When you've just spent three hours of the previous night stuck on an icy I-5, it can be hard to focus on the positive. But


50 Reasons We're Thankful To Live in Seattle

When you've just spent three hours of the previous night stuck on an icy I-5, it can be hard to focus on the positive. But that's exactly why we thought it's time for a little gratitude. Because let's face it, when there isn't a winter storm (and most years, there isn't), this is a hell of a great place to live. And in honor of Thanksgiving, we've assembled 50 reasons why.

1. The inability to handle even a dusting of snow is charming and quirky. Really.

2. City politicians want even panhandlers to be more polite.

3. Throwing your garbage into the backyard isn't littering; it's composting.

4. Our waterfront doesn't just have tony Waterfront restaurants, but actual longshoremen.

5. For a third (and, please Lord, final) time, we saved this damn state from Dino Rossi.

6. Our beer-belly mayor wants to keep bars open all night. (Gag on that, SF!)

7. West Seattleites can watch killer whales from their bedroom windows.

8. Fine, our teams suck*. But we've showed the whole country how to be soccer fans.

[*Except the Storm! Except the Storm! Sheesh.]

9. The art scene really is about art, not commerce.

10. You can go from breakfasting in Georgetown to snowboarding on a mountainside in less than 90 minutes.

11. The biggest tourist attraction in town is a salt-of-the-earth market that locals love too. (And we saved it from New York developers in the 70s! OK, maybe you moved here three decades later, but give yourself a pat on the back anyway--you'd have done the same.)

12. Clubs, labels, talent, and rabid music geeks: We're like a self-sustaining, vertically-integrated, indie-rock paradise.

13. Every time you think your bus ride can't become more of a circus, it does.

14. August. Most years.

15. You can stumble around the ID drunk and blindfolded, and still be guaranteed to crash through the doors of a first-rate restaurant with cut-rate prices.

16. Oh, him? He's only the best bartender in America.

17. There are more dogs in this town than children, which is good because the dog is never going to demand an iPhone.

18. It's not a freeze; it's called giving people space.

19. Gray weather makes for better naps.

20. Playgrounds, low-income housing, school rehabs, bike sharrows--there isn't a city improvement project we won't tax ourselves for. (Just wondering, John Boehner, but has anyone expressed a desire to move to your shitty hometown since the opening song of WKRP aired for the final time?)

21. Even the cab drivers are listening to public radio.

22. Reclaiming and rehabbing old buildings is the thing to do (see: Melrose Market).

23. An army of fanatical, indie entrepreneurs who could be succeeding at pretty much anything in life are focused on one singular goal: providing you a better cup of coffee.

24. Police give tickets--and, occasionally, punches--for jaywalking, but most drivers can't wait to wave you ahead of them in the crosswalk.

25. Isolating oneself in nature's tranquil bosom doesn't require leaving the city; just walking to Seward Park (or a half-dozen others).

26. The most popular lesbian bar in town is a basketball arena, any night the Storm play a home game at the Key.

27. Listening to transplants whine about a) the weather, b) the people, and c) the driving.

28. Lost your job? Go collect some of the most generous unemployment payments in the country.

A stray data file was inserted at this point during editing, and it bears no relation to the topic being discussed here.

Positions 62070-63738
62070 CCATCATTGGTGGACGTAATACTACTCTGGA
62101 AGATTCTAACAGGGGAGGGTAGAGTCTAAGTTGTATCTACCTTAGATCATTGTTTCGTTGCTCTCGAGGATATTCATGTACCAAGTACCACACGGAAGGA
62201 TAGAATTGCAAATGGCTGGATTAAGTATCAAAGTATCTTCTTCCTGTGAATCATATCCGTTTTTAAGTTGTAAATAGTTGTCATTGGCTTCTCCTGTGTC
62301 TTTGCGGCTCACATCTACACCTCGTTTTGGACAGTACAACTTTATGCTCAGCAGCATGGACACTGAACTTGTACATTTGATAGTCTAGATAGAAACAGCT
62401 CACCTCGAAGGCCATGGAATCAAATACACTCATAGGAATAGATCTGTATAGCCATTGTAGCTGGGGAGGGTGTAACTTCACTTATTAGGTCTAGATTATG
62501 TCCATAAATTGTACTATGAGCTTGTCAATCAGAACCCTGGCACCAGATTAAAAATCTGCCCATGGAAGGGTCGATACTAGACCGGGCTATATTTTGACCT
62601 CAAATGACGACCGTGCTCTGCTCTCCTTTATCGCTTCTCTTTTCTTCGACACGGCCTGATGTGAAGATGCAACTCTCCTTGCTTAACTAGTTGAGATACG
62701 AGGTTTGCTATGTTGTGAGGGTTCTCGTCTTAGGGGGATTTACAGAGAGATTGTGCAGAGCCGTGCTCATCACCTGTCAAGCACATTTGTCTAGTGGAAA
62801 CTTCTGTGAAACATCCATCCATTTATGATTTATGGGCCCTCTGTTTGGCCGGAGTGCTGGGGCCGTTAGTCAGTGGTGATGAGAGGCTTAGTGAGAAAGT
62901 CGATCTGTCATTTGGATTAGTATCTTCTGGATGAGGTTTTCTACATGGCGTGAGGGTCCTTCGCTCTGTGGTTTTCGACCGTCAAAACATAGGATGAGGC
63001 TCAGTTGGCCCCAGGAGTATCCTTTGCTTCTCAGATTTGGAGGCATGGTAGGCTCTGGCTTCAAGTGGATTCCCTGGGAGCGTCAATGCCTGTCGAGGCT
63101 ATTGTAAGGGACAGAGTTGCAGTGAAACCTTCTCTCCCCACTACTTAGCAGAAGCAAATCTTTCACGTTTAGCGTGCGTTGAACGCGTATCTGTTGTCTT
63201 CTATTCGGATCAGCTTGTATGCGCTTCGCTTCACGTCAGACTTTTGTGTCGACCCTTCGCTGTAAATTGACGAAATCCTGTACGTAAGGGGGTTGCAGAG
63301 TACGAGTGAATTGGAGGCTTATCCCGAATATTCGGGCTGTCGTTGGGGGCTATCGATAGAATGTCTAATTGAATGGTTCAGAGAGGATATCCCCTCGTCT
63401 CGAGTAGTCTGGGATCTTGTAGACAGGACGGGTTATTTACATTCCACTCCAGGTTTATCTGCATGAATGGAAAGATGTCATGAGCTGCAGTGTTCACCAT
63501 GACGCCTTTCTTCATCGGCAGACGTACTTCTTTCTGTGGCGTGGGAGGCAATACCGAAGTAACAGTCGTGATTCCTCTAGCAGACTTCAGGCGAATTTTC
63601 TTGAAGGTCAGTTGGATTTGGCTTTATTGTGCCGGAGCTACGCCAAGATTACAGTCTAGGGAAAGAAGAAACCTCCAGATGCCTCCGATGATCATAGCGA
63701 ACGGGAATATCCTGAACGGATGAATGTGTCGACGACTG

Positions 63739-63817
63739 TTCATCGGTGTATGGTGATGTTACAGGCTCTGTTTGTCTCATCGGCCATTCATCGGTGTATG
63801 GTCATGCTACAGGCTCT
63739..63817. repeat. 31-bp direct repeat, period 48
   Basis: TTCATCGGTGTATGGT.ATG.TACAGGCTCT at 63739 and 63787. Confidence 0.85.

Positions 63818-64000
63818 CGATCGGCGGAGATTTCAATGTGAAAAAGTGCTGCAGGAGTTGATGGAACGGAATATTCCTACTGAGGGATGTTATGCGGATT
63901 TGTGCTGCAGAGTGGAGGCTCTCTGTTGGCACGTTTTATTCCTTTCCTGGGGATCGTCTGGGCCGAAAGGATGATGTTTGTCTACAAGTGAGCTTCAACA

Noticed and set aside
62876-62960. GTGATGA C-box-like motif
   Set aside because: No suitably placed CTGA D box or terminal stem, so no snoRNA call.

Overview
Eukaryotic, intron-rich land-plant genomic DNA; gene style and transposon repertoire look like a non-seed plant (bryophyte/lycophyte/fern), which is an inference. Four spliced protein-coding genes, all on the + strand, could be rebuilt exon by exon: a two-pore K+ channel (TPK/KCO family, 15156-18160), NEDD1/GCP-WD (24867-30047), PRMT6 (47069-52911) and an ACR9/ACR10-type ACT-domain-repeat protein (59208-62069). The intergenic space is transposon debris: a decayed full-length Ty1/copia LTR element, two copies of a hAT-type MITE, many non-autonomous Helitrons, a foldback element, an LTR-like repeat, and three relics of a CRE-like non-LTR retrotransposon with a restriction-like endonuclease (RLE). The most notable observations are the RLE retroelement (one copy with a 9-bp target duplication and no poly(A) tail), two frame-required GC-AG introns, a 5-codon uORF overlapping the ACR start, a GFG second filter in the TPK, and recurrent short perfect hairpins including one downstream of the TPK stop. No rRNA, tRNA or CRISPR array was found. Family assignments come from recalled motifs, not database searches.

29. The Blue Moon has more lives than a cat.

30. Our local celebrity forecaster isn't telegenic or charming, and doesn't give shout-outs to school kids or old ladies with birthdays--we get our weather from an atmospheric scientist.

31. Watching transplants emerge from a Saturday visit to REI as fully geared-up, made-over mountain men.

32. To live in a city this hip and be able to get a killer snitter at 45-year-old Nielsen's Pastries?

33. Safeco Field's best seats (the center field bleachers) are also its cheapest.

34. Nothing you buy at Barneys will impress anyone as much as a great find at Value Village.

35. The most diverse neighborhood in town is called White Center.

36. Electric boat rentals!

37. Grabbing a handful of insanely fresh cheese curds at Beecher's.

38. Northwest Film Forum--everything you could watch in New York, but with nicer smelling streets.

39. True, your Microsoft friends may not have the greatest social skills, but those Xbox discounts are still pretty sweet.

40. Kenny G and Courtney both moved to L.A.

41. Seattle Center. Why does everybody talk about this place like it's a problem? Where the hell would the Gay Pride party, Bumbershoot, Folklife, and a hundred other quintessential Seattle events, huge and obscure, be without this place? It's the solution.

42. A summer commute on the West Seattle passenger ferry--now that's living!

43. You can wear a ballcap and sweats to the nicest steakhouse downtown, and no one will look askance.

44. Local skiers have 100 words for snow...and will gladly share them.

45. Recession be damned; amazing restaurants just keep opening. (How is this possible?)

46. No matter what the bureaucrats and big-shot developers propose to do, John Fox--guard dog for the city's conscience--will always be there with a 10-page memo outlining the ways low-income Seattleites could get screwed.

47. You can hear better bands on a Tuesday night than you can in most cities on a Friday.

48. A meatball sammy at Salumi. Thanks Armandino.

49. The best-known lakefront park in our greenest of cities features a rusted coal gasification plant as its primary draw.

50. Wherever you go, when you tell them you live in Seattle, they'll say: "That's cool." And it is!

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